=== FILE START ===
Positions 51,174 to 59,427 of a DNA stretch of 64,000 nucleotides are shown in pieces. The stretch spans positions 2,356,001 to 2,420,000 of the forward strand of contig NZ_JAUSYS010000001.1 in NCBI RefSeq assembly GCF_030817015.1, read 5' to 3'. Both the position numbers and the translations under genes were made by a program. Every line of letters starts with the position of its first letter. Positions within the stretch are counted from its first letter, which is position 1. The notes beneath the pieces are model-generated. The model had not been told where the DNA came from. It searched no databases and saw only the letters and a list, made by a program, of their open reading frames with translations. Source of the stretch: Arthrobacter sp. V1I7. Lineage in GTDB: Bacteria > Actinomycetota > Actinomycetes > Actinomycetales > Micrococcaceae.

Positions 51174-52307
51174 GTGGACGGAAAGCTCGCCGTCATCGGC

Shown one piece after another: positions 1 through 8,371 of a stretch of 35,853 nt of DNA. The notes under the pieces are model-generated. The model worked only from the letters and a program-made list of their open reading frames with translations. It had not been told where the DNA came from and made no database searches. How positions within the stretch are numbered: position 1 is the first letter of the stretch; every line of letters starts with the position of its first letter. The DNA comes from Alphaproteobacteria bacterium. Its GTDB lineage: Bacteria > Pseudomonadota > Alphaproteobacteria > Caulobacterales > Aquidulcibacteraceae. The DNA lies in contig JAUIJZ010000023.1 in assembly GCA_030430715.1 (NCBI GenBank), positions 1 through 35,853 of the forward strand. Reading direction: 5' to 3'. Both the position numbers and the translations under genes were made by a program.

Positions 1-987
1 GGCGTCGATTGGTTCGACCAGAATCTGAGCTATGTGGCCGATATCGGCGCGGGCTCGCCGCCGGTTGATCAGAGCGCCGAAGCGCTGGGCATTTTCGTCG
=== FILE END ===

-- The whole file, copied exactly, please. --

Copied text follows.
Positions 51,174 to 59,427 of a DNA stretch of 64,000 nucleotides are shown in pieces. The stretch spans positions 2,356,001 to 2,420,000 of the forward strand of contig NZ_JAUSYS010000001.1 in NCBI RefSeq assembly GCF_030817015.1, read 5' to 3'. Both the position numbers and the translations under genes were made by a program. Every line of letters starts with the position of its first letter. Positions within the stretch are counted from its first letter, which is position 1. The notes beneath the pieces are model-generated. The model had not been told where the DNA came from. It searched no databases and saw only the letters and a list, made by a program, of their open reading frames with translations. Source of the stretch: Arthrobacter sp. V1I7. Lineage in GTDB: Bacteria > Actinomycetota > Actinomycetes > Actinomycetales > Micrococcaceae.

Positions 51174-52307
51174 GTGGACGGAAAGCTCGCCGTCATCGGC

Shown one piece after another: positions 1 through 8,371 of a stretch of 35,853 nt of DNA. The notes under the pieces are model-generated. The model worked only from the letters and a program-made list of their open reading frames with translations. It had not been told where the DNA came from and made no database searches. How positions within the stretch are numbered: position 1 is the first letter of the stretch; every line of letters starts with the position of its first letter. The DNA comes from Alphaproteobacteria bacterium. Its GTDB lineage: Bacteria > Pseudomonadota > Alphaproteobacteria > Caulobacterales > Aquidulcibacteraceae. The DNA lies in contig JAUIJZ010000023.1 in assembly GCA_030430715.1 (NCBI GenBank), positions 1 through 35,853 of the forward strand. Reading direction: 5' to 3'. Both the position numbers and the translations under genes were made by a program.

Positions 1-987
1 GGCGTCGATTGGTTCGACCAGAATCTGAGCTATGTGGCCGATATCGGCGCGGGCTCGCCGCCGGTTGATCAGAGCGCCGAAGCGCTGGGCATTTTCGTCG